When former congressman Dr. Bill Roy Sr. passed away at 88 years old on Memorial Day this year, Washburn University lost a loyal alumnus, a good friend and a humanitarian. Roy attributed his good works to his wife, who passed away three years ago.
After Roy finished his stint in the Air Force in the 1950’s, he received his medical degree from Northwestern University Medical School in Chicago. Soon afterward, he and his wife Jane moved to Topeka. Roy decided to go into obstetrics and gynecology, because he believed it was the happiest specialty in medicine.
“He slapped more than 8,000 baby bottoms in his career as a doctor,” said Bob Beatty, political science professor. “So I guess there are a lot of [Topeka] citizens who have had their bottoms slapped by Bill Roy.”
Roy practiced medicine in Kansas from 1955 through 1989 even after receiving his law degree. He was conflicted with the Vietnam war and troubled about civil rights. He switched parties and became a democrat, challenging a three-term Republican incumbent in the 2nd Congressional district in Kansas, and won, serving two terms. While in office he wrote legislation that passed, which increased the number of staff and services in health care and emergency services. Many of his works were enacted into law for the greater benefit of Kansans.
Roy has also had children and grandchildren pass through the halls of Washburn University. He has served on the Washburn Board of Regents and the list is large of all the boards on which Roy has served.
“He was a great fellow, a very positive sort of guy who fought for comprehensive healthcare while in congress,” said Beatty. “He worked on it for several years and was deeply disappointed and quite distressed when he couldn’t make it happen.”
It was not a popular subject among his fellow Kansans.
Roy was a visiting professor in Beatty’s department and donated many hours of his time to the students and staff.
“Bill was a real asset to our department,“ said Beatty. He was a friend and a colleague. He developed a scholarship for political science students a few years ago.”
The scholarship is in his wife’s name and is for women interested in getting into politics. It has helped many students intern at the legislature. In the early 1970’s Roy and his wife Jane received their degrees from the Washburn School of Law and were always active in the community. Roy was elected for congress two times, serving two terms in the House of Representatives. He also co-authored the Clean Air Act. He unsuccessfully ran for the Senate two times, the first time against Bob Dole, who beat him by a slim margin.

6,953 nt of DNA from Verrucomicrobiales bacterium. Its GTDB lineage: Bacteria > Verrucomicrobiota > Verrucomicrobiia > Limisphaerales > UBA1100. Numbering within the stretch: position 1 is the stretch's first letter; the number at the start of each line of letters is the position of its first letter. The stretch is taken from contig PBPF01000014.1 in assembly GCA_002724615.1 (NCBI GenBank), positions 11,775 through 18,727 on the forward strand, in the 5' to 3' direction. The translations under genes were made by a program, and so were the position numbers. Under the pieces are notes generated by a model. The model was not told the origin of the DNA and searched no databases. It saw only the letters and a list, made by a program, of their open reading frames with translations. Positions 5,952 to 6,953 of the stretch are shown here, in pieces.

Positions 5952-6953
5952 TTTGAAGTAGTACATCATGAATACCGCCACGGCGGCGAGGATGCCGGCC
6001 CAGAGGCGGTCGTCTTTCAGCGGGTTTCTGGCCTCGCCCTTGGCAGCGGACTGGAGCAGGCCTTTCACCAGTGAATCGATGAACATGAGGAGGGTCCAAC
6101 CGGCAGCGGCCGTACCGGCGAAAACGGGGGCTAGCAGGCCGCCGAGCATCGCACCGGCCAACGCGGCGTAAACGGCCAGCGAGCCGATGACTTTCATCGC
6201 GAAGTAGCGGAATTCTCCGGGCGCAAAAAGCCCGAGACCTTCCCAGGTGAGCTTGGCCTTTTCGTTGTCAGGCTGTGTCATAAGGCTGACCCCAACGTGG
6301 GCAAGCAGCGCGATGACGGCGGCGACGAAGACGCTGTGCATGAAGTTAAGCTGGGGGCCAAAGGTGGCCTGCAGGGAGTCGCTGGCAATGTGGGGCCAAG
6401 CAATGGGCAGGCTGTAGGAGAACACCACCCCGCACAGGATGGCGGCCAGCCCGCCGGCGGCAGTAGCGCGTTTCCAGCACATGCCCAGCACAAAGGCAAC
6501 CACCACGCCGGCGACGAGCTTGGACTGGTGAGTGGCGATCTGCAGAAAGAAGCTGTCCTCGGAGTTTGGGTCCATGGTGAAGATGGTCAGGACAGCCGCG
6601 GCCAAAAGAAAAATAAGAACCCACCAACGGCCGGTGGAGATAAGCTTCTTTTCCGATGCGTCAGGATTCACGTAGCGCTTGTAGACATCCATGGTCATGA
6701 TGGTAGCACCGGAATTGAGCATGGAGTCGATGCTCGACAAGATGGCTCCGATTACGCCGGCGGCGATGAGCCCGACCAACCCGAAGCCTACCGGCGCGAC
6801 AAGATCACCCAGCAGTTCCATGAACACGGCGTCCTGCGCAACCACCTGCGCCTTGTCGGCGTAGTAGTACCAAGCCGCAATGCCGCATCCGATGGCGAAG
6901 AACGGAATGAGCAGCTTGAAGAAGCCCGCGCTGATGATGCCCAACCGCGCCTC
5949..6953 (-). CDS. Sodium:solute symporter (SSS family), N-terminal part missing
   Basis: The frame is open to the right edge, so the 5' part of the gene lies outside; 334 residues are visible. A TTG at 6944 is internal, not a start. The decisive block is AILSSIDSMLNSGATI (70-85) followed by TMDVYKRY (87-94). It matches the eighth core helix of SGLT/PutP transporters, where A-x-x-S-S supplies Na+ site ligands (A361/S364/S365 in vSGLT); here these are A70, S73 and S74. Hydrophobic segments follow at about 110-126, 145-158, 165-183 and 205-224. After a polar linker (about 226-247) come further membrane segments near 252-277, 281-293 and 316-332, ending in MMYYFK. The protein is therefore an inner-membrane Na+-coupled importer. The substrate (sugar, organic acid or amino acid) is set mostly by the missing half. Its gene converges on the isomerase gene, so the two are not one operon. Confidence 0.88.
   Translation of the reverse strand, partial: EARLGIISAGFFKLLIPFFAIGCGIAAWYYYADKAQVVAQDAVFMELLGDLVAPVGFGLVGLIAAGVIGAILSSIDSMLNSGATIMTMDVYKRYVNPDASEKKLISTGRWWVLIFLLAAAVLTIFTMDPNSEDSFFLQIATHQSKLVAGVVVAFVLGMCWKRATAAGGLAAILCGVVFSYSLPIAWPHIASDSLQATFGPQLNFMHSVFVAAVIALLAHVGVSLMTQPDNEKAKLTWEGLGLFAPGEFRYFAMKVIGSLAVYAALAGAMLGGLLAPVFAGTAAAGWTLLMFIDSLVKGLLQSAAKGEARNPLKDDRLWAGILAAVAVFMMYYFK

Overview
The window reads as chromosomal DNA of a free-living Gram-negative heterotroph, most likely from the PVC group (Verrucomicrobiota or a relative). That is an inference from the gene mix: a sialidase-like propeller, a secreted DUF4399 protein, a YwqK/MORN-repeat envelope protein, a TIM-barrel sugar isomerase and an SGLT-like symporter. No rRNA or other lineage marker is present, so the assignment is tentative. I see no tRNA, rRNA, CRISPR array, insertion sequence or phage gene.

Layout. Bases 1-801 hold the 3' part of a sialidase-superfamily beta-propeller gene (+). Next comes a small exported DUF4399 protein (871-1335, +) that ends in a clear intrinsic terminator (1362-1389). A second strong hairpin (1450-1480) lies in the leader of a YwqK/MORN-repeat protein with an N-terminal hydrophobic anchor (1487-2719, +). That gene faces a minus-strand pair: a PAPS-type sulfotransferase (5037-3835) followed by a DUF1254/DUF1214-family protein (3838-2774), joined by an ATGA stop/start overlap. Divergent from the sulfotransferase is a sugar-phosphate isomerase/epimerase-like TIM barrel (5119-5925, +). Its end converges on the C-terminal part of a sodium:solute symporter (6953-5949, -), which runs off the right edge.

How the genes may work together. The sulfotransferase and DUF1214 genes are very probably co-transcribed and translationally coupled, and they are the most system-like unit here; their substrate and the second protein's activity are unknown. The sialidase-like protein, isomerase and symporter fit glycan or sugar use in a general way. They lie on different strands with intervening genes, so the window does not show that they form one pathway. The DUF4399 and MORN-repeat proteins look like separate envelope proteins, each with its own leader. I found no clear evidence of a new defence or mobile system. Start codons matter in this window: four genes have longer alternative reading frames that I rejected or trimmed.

About 10 years ago, Beatty and department head Mark Peterson sat down with Roy to come up with ideas on how he could help the department. Roy did not want to do typical lectures and came up with an unusual plan.
In his american government class, Beatty said Roy would meet with each student individually for an hour to allow the students to ask questions and gain knowledge through his expertise on policy and other issues. The students quickly found that Roy was interviewing them, getting to know them and placing their questions into a context and framework that meant the most for each student. He was a mentor to many of the students.
Roy voluntarily worked for 10 years with the students, some who were disconcerted at his unconventional approach to learning.
“I feel honored to have met with Dr. Roy, given his vast experiences and limitless supply of knowledge,” said Kristina Sink, former student of Roy’s. “It always means a lot to me when people who have reached myriad plateaus continue to spend time with others in a nurturing way.”
In 2008 Washburn presented him with one of his two honorary doctorates. An honorary doctorate is the highest recognition WU can bestow. They are given to persons who have excelled in their life’s work, with high standards and commitment to scholarship through service and distinction in their endeavors to the university or in other areas directly or indirectly. It is awarded to someone who serves as a model of excellence to others.
After retirement Roy began writing columns for the Topeka Capital-Journal. Fred Johnson, the Capital-Journal’s opinion page editor said that though many did not agree with his liberal politics, they respected him because of his knowledge in medicine and law.
“What struck me about him,” said Mark Peterson, chair of the political science department at WU, “is that he was one of the most upbeat individuals I’ve ever met. Despite his personal politics, he was a solid, humane and liberal, individual and that is hard to do in a state as conservative as Kansas.